Getting started on the conversion, the first thing to do is
strip out the donor truck. I made liberal use of a cutting torch in stripping
my truck out, cutting springs, bolts, radius arms, etc. If you do not have
access to a torch, follow the directions for removal from the truck being converted. 
Remove the master cylinder and proportioning valve as an assembly, and remove
the steering linkage and power steering gearbox.  Don’t get between the ground
and gearbox, as it weighs about 65lbs.

 

 

Begin removing your old I-beams by securely blocking the
rear tires front and back, set your parking brake, and jack up the front end. 
Support the front of the frame on jack stands, and remove the front tires:

 

Remove the 15/16� nuts from the I-beam pivots, use the
adjustable to hold the bolt stationary if needed.  Do not remove the bolts just
yet:

 

 

 

 

Unbolt the steering linkage, and use the pickle fork and
hammer to separate.  Discard the old steering linkage, and unbolt the shocks:

 

 

Remove the 1 1/8� nut at the lower inside end of the coil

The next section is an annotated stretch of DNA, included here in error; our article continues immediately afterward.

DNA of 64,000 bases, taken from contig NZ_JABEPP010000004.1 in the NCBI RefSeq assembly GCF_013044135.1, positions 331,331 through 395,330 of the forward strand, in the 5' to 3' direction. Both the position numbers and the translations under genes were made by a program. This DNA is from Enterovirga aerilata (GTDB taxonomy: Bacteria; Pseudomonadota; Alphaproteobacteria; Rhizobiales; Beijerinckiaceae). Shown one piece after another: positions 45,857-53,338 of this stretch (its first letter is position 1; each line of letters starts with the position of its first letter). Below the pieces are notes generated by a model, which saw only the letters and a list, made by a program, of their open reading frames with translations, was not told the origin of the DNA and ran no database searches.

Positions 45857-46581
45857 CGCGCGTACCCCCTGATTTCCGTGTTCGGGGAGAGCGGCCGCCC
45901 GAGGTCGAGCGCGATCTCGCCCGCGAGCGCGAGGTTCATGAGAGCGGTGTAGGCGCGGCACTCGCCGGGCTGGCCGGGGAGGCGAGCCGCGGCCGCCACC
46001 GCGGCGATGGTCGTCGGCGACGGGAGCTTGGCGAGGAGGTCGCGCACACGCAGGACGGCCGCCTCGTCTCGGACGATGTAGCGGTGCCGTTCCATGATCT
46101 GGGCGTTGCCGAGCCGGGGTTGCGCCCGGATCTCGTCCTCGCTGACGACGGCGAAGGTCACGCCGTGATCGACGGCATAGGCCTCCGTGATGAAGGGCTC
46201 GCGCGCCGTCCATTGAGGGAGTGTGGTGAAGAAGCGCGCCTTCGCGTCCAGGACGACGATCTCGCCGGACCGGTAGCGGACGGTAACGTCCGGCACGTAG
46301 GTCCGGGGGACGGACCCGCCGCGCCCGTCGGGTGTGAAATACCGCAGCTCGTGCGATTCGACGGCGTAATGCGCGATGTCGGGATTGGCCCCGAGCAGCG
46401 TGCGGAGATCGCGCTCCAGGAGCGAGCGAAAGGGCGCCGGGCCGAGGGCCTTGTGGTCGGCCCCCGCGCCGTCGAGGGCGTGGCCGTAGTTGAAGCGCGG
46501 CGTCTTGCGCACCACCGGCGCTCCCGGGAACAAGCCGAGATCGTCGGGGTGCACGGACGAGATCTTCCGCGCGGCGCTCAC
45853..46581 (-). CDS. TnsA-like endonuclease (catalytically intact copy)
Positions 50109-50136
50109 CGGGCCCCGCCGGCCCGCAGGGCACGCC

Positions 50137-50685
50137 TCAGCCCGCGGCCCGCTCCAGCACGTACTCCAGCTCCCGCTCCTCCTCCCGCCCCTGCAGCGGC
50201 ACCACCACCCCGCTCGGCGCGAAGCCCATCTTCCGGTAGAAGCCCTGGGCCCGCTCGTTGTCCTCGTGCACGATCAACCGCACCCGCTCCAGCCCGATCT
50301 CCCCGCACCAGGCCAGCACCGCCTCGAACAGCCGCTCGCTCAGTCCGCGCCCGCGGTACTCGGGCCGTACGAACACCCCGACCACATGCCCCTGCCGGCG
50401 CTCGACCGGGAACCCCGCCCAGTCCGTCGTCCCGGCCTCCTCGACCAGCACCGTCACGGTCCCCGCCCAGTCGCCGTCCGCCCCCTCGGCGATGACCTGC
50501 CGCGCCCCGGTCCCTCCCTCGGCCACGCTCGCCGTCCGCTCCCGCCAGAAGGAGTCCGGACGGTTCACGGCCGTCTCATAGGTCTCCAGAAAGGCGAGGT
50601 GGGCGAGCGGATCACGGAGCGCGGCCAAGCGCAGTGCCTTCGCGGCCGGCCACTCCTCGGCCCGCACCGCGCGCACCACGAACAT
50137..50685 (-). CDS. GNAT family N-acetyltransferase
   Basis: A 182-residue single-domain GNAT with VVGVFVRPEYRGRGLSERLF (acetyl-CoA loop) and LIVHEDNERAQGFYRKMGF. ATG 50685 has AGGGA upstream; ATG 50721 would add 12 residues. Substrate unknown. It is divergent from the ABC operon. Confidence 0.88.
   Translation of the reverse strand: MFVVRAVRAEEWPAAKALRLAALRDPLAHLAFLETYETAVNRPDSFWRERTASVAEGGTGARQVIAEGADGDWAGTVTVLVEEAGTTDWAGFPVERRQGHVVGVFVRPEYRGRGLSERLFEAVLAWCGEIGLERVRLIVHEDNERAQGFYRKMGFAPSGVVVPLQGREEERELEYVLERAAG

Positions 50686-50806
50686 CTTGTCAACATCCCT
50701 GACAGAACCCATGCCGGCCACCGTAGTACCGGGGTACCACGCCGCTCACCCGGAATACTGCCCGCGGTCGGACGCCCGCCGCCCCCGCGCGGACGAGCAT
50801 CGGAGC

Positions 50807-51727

spring, remove the spring retainer washer and spring seat, and set them aside:

 

 

Remove the nut underneath the spring seat, and pull out the
bolt holding the I-beam to the radius arm.  Cut the old brake hose, and pry the
I-beam forward to disengage it from the radius arm:

 

 

Knock out the pivot bolt from the other end of the I-beam,
and discard the old I-beam:

Repeat for the other side.

 

 

Place the new I-beams under the truck, close to their proper
positions, lift the pivot into place and install the pivot bolts.  Do not
tighten at this time, just put the nuts in place:

 

 

Lift the new I-beams into place on the radius arms, and put
the radius arm bolts back in place.  Torque to about 150 ft-lbs, then
re-install the spring seat, spring, retainer, and upper nut.  Torque this to
about 150ft-lbs also, and re-install the shock bolts:

Repeat for the other side.

 

Remove your original master cylinder and washer fluid
reservoir:

�

 

Unbolt the steering column from the rag joint, firewall, and
underdash mount, unplug the wiring harness, and remove the column.  Remove the
upper bolt of the driver’s side brake hose mount, and pivot it out of the way,
then unbolt and remove the steering box:

 

Old box compared to new box:

 

 

Install new steering box from the topside, and bolt in
place. Torque to about 85 ft-lbs, bolt brake hose mount back in place, and
install steering linkage from donor truck:

 

 

At this point, you will need to modify or replace your
steering column.  I chose to modify mine, since the donor truck was an